Document Detail

Environmental and Genetical Aspects of the Link Between Pregnancy, Birth Size, and Type 2 Diabetes.
MedLine Citation:
PMID:  22497653     Owner:  NLM     Status:  Publisher    
Exposure of the fetus to the intrauterine milieu can have profound effects on the health of the offspring in adulthood. These observations are highly reproducible in many populations worldwide although the mechanisms behind them remain elusive. The 'thrifty phenotype' hypothesis proposes that poor fetal nutrition leads to programming of metabolism and an adult phenotype that is adapted to poor but not plentiful nutrition. Results of a series of studies demonstrate the powerful influence of the mother's metabolic state on whether the emerging adult develops obesity and hyperinsulinemia. Importantly, these attributes can be passed on to the next generation non-genetically and can be reversed and prevented. Such hypothesis has been expanded on by the "Developmental Origins of Health and Disease" (DOHaD) hypothesis which describes the origin of adult disease in terms of fetal developmental 'plasticity' or the ability of the fetus to respond to poor in-utero conditions. A wealth of epidemiological evidence has provided a convincing link between a sub-optimal gestational environment and an increased propensity to develop adult onset metabolic disease. In this paper the factors that participate in the programming of the fetus and infants that lead to endocrine dysfunction in postnatal life are reviewed.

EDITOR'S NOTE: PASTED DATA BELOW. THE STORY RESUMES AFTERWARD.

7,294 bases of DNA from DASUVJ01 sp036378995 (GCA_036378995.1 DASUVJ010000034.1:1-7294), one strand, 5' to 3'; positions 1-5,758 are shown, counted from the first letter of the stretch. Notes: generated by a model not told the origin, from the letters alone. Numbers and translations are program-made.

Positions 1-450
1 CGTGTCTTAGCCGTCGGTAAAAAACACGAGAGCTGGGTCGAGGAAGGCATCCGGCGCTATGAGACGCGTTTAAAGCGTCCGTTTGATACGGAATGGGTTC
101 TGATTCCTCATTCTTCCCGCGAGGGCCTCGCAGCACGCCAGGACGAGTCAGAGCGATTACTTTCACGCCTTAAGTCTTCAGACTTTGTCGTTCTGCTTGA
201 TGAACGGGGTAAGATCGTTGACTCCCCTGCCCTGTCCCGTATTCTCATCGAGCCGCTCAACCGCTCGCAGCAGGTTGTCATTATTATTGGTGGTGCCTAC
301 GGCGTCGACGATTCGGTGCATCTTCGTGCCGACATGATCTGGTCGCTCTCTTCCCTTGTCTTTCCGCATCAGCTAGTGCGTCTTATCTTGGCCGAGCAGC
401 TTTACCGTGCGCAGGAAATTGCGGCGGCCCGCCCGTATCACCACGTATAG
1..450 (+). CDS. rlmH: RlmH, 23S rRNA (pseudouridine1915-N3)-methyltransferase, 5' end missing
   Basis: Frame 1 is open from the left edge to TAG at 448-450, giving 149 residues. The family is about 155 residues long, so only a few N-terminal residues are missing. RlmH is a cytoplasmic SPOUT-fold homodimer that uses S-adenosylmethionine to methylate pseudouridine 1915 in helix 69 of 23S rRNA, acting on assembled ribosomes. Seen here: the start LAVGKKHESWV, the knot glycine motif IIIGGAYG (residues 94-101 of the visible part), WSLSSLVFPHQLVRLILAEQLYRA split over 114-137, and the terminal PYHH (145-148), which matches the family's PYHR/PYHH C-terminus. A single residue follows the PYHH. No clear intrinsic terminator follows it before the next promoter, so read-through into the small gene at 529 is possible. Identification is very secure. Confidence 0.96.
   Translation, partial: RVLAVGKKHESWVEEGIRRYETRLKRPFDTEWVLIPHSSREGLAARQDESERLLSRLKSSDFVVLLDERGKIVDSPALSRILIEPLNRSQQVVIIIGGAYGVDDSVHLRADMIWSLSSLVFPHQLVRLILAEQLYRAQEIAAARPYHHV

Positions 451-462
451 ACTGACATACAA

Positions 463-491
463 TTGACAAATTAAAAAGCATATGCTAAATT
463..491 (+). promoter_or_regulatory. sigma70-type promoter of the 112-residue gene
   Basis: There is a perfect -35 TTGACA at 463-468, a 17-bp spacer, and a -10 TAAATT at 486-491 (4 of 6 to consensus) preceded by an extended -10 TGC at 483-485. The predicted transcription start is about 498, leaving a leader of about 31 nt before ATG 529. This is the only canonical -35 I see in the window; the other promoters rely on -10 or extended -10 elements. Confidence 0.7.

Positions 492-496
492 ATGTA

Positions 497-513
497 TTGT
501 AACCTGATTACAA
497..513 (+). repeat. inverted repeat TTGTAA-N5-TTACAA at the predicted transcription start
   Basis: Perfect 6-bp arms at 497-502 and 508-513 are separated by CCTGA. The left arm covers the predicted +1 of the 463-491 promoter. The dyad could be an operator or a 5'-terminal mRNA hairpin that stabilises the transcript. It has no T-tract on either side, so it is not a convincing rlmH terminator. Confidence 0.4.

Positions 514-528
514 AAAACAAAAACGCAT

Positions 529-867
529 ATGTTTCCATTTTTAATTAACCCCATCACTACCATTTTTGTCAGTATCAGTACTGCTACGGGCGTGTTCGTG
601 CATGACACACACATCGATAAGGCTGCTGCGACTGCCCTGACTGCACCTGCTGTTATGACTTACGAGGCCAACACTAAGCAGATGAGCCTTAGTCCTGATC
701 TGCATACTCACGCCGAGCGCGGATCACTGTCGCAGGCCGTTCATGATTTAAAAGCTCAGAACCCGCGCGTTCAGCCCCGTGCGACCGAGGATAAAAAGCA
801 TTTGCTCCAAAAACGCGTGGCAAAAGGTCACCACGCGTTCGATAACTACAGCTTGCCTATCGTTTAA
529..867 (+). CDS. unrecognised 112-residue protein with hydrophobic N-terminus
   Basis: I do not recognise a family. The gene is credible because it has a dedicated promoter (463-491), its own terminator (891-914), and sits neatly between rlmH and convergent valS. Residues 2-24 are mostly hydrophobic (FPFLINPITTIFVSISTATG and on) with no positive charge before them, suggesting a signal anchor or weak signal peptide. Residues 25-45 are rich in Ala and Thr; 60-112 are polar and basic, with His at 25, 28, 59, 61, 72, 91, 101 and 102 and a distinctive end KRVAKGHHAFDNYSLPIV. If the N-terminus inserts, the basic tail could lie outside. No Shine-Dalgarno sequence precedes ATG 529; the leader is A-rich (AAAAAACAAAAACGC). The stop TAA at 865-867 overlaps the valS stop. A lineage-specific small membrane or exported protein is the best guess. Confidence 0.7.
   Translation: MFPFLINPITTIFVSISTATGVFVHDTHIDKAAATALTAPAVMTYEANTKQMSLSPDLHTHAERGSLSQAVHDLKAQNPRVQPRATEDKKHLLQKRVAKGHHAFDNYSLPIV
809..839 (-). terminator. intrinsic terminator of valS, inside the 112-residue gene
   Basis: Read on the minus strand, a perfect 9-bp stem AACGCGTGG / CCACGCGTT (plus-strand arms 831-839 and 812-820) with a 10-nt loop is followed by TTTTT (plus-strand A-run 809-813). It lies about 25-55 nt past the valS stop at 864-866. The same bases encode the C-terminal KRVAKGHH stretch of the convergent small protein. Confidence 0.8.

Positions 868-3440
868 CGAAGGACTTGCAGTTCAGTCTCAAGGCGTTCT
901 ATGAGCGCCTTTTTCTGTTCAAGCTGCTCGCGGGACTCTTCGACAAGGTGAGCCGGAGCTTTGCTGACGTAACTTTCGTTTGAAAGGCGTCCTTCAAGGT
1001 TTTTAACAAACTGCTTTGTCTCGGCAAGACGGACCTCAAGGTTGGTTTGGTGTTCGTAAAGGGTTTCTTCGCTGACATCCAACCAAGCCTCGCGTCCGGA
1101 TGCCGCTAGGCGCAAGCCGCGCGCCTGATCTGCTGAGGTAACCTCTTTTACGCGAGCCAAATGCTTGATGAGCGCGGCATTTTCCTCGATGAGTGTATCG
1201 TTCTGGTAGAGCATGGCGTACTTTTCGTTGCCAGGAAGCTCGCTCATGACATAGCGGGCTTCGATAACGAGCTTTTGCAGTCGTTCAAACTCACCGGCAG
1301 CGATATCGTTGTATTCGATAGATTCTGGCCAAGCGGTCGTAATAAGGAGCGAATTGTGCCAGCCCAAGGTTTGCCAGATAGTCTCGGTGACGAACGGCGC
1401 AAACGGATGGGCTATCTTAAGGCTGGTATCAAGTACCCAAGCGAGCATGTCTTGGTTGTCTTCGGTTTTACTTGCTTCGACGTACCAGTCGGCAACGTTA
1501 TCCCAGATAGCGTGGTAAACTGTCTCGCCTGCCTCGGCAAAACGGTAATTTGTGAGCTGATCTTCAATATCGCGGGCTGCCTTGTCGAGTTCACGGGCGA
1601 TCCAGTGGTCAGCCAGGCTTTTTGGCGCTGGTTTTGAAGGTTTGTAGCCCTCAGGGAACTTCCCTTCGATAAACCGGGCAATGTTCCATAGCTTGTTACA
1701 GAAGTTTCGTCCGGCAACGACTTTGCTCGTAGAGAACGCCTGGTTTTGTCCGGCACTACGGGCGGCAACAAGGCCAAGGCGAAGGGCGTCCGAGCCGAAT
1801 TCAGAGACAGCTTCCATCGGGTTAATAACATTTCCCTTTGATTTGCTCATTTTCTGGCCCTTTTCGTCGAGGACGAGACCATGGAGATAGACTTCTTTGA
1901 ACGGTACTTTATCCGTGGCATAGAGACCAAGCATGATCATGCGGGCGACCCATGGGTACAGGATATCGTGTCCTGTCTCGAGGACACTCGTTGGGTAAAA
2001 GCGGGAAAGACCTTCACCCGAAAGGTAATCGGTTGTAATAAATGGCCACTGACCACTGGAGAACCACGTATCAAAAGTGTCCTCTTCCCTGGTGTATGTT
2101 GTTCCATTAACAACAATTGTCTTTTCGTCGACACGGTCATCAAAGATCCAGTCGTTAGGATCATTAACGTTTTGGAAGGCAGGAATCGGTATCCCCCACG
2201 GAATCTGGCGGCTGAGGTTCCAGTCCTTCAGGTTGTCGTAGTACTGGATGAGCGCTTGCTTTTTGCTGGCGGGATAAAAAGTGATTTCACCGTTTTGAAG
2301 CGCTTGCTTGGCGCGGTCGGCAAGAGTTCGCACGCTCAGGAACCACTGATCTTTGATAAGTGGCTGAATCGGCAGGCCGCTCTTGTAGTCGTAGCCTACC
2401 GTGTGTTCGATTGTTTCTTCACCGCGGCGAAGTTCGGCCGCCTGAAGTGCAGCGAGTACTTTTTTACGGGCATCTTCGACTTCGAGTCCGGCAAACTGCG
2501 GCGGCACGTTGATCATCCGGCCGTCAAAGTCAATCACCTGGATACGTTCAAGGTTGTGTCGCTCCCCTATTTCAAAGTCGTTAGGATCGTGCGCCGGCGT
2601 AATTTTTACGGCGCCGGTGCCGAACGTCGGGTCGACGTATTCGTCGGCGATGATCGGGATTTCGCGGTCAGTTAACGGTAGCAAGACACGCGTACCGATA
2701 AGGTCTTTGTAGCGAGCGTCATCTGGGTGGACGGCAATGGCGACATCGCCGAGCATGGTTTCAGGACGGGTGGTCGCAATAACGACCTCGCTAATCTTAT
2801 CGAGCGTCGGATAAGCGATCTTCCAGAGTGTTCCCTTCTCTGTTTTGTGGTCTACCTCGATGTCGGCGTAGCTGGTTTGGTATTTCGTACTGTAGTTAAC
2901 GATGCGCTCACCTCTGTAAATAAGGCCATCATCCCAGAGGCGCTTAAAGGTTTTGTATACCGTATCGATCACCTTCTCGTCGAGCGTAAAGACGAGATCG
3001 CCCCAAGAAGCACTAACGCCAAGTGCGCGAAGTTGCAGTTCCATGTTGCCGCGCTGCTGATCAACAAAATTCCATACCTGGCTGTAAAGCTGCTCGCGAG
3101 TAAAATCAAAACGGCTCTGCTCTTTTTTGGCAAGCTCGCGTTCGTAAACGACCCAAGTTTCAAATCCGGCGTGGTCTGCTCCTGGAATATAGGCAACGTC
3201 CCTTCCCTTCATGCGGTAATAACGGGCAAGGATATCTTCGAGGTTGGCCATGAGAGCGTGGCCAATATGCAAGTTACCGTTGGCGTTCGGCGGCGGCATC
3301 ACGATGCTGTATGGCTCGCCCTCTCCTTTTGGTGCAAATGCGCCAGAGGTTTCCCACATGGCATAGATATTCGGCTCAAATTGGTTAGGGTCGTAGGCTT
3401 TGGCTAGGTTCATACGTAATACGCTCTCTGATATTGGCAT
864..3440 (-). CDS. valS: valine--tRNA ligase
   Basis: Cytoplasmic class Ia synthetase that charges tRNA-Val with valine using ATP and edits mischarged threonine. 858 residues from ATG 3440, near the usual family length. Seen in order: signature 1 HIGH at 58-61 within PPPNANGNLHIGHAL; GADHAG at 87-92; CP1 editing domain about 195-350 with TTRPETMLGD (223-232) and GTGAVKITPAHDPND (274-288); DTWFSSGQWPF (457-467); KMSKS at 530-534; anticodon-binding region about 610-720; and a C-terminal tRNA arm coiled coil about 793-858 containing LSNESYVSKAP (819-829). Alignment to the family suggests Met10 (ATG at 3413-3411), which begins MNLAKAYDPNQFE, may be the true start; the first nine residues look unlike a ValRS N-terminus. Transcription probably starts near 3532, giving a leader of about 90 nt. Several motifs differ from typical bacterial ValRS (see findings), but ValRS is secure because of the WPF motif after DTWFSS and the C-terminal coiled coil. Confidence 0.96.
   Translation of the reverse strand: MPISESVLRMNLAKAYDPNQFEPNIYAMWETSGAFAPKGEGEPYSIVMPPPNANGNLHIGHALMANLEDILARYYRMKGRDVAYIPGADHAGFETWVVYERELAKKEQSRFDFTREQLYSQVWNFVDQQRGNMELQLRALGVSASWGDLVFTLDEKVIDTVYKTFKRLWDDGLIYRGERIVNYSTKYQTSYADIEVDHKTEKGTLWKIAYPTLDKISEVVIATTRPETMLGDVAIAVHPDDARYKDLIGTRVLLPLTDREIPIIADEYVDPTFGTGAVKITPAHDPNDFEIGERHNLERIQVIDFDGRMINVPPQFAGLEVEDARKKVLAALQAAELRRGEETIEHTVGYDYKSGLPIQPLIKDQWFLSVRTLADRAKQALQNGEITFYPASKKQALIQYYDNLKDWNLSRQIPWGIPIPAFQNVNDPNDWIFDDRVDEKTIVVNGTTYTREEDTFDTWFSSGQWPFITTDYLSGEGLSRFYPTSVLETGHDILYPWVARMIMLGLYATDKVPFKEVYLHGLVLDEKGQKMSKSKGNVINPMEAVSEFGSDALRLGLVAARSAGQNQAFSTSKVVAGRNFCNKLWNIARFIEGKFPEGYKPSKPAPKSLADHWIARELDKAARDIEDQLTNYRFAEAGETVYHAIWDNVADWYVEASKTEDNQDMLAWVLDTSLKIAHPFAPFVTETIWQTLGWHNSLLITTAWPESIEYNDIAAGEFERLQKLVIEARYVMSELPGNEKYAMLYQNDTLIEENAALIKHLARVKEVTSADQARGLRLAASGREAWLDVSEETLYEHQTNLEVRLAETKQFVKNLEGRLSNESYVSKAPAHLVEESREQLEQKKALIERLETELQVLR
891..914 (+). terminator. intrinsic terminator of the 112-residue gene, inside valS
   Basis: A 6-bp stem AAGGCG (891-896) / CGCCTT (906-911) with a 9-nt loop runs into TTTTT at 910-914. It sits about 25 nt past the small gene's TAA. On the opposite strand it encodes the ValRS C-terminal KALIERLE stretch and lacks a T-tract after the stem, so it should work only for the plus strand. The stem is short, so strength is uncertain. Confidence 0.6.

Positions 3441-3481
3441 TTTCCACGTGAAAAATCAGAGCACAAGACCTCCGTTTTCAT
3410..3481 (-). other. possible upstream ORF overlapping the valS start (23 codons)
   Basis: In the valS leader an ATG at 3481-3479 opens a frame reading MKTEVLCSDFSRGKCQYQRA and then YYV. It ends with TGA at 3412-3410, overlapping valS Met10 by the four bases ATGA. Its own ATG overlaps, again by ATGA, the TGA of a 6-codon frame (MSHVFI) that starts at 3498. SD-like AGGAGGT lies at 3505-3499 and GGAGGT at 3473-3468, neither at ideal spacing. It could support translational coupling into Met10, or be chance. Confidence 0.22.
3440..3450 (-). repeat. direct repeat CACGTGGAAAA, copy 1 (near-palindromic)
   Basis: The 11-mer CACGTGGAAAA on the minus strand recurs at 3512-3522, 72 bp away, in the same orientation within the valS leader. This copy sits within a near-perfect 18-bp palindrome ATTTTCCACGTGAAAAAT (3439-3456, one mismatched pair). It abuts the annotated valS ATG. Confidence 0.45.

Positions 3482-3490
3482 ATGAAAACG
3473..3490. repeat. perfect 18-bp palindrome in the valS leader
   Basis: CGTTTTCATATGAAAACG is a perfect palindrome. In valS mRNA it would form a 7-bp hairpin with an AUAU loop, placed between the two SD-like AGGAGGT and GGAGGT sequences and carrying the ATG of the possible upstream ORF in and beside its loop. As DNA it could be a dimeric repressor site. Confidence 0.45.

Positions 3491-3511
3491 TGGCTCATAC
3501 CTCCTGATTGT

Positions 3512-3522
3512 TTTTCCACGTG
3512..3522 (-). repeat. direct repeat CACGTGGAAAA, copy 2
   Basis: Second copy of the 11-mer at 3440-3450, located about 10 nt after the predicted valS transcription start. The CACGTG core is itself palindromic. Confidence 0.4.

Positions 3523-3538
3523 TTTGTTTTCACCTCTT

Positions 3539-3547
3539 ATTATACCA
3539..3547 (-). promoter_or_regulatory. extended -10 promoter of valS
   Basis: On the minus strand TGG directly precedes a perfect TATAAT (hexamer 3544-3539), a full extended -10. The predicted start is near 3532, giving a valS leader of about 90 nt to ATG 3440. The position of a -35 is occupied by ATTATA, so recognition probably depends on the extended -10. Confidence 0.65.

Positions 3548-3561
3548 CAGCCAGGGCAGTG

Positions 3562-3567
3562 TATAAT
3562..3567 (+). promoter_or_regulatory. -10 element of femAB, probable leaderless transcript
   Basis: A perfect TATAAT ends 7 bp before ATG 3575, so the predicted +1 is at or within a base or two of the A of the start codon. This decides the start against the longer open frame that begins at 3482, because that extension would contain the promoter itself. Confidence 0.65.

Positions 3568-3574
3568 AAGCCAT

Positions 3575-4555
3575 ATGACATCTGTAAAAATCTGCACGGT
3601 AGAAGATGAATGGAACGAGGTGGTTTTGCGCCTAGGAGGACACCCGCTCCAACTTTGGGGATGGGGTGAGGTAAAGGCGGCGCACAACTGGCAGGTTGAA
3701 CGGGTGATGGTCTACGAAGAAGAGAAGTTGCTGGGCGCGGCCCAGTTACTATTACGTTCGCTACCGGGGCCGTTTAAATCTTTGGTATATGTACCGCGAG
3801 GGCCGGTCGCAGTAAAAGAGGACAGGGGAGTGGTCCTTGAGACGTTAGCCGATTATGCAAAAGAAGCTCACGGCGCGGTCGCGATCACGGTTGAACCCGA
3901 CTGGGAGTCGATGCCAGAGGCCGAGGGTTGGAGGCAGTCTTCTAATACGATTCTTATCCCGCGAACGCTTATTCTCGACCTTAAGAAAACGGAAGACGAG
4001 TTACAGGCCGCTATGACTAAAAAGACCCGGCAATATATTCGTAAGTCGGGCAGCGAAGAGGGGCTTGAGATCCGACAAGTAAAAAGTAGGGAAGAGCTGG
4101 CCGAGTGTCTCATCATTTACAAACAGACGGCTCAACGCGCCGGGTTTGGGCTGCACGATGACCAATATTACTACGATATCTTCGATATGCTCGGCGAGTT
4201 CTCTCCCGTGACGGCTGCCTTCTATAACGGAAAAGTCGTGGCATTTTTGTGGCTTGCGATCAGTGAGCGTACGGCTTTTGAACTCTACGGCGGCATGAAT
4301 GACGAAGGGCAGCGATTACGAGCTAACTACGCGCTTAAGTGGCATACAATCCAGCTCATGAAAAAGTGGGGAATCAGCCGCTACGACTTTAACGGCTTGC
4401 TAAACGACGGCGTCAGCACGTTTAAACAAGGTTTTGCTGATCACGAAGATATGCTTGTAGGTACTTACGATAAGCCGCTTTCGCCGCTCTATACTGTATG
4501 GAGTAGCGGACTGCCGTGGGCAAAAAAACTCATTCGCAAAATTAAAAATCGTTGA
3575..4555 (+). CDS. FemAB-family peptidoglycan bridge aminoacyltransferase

A Vignini; F Raffaelli; A Cester; A Iannilli; V Cherubini; L Mazzanti; L Nanetti
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Publication Detail:
Type:  JOURNAL ARTICLE     Date:  2012-4-12
Journal Detail:
Title:  Current diabetes reviews     Volume:  -     ISSN:  1875-6417     ISO Abbreviation:  -     Publication Date:  2012 Apr 
Date Detail:
Created Date:  2012-4-13     Completed Date:  -     Revised Date:  -    
Medline Journal Info:
Nlm Unique ID:  101253260     Medline TA:  Curr Diabetes Rev     Country:  -    
Other Details:
Languages:  ENG     Pagination:  -     Citation Subset:  -    
Department of DISCO, Polytechnic University of Marche, School of Medicine, Via Tronto 10 A, 60100 Ancona, Italy.
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